When nursing home neglect happens, elderly patients can sustain serious and life-threatening injuries. But a recent article in the New York Times suggests that care facilities may need to pay particular attention to residents who take high blood pressure medication. What’s going on with blood pressure medication? In short, patients who take these drugs might be much more likely to suffer injuries in a dangerous fall. And, according to the article, “more than 70 percent of those over age 70 contend with high blood pressure.”
Has your elderly loved one sustained injuries in a fall? Nursing homes and assisted living facilities have a duty to keep residents safe, and many advocates in California currently are working to make RCFEs safer places for residents. Don’t hesitate to discuss your case with an experienced San Diego nursing home abuse lawyer. At the Walton Law Firm, we are dedicated to helping victims of elder abuse, and we can answer your questions today.
New Study: Link Between High Blood Pressure and Serious Fall Injuries
In a study looking at 5,000 older adults who are Medicare beneficiaries, more than 85 percent were on at least one type of blood pressure medication, and “most took two or three, or more.” What are the different classes of blood pressure medications? For most of us, it’s difficult to distinguish among the available forms of blood pressure drugs. They include diuretics, beta blockers, calcium channel blockers, and renin-angiotensin system blockers.
According to Dr. Mary Tinetti, the chief of geriatrics at Yale School of Medicine, “the prevailing notion is that these medications are safe, with very few adverse effects.” However, Tinetti’s recent study suggests that anti-hypertensive drugs might not be as safe as we’d like to think. In fact, the study found that, among older adults with an average age of 80 who had been taking blood pressure medications for up to three years, “the risk of serious fall injuries—fractured bones, brain injuries or dislocated joints—was significantly higher.” In other words, taking blood pressure medication appears to increase the risk of a serious fall.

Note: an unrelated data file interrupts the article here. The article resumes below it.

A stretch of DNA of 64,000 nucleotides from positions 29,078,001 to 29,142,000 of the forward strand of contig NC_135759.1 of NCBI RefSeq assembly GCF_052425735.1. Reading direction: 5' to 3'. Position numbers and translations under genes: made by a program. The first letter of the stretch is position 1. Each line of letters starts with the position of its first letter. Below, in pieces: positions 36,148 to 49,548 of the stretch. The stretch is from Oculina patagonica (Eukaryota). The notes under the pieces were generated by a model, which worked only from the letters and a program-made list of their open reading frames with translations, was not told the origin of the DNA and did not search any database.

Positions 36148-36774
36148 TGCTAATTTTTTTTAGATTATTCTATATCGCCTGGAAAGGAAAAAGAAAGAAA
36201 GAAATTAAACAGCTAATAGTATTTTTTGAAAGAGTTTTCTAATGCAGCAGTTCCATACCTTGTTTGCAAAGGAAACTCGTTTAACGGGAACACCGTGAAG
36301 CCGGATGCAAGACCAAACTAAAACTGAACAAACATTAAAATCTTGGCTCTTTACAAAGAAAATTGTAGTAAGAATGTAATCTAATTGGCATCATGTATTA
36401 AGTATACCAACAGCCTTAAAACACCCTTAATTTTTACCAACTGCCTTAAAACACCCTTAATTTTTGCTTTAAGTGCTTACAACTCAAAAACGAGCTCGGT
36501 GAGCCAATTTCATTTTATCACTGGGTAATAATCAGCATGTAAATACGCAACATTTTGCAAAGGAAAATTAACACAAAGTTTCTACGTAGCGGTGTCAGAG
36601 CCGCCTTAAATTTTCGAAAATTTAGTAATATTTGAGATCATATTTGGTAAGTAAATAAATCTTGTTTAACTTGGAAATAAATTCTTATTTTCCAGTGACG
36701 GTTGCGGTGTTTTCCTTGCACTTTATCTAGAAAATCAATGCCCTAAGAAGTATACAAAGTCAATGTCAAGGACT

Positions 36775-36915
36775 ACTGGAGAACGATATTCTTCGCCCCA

Of the 5,000 seniors involved in the study, 9 percent sustained severe injuries in falls during a three-year follow-up period conducted by the researchers. And “serious fall injuries were 40 percent higher than among people who didn’t take anti-hypertensives.”
While Tinetti has emphasized that her study doesn’t prove that blood pressure medications cause falls, it does suggest that “anti-hypertensive medications are among the logical suspects.” Why would blood pressure drugs lead to falls? The answer might be simpler than you’d think. These drugs lower a person’s blood pressure. As a result, when older adults stand up, the drugs can “make them fatigued, confused, and dizzy.” And as Tinetti points out, “those are all risk factors for falls.”
Monitoring Elderly Residents with High Blood Pressure
With a very large percentage of older adults taking anti-hypertensives, Tinetti’s study suggests that a high percentage of the residents at nursing homes and assisted living facilities may be at increased risk of a dangerous fall. While medical authorities have advised altering the guidelines for blood pressure medications given to elderly patients, caregivers may need to take on additional monitoring responsibilities.
Blood pressure management is a tricky field, given the risks associated with untreated high blood pressure. But are the blood pressure medications worth the risk of a fall? Remember, serious falls can result in permanent disabilities and life-threatening injuries. If a loved one has sustained injuries from a fall at a nursing home or residential facility, contact the Walton Law Firm today. An experienced California nursing home abuse attorney can speak to you about your case.
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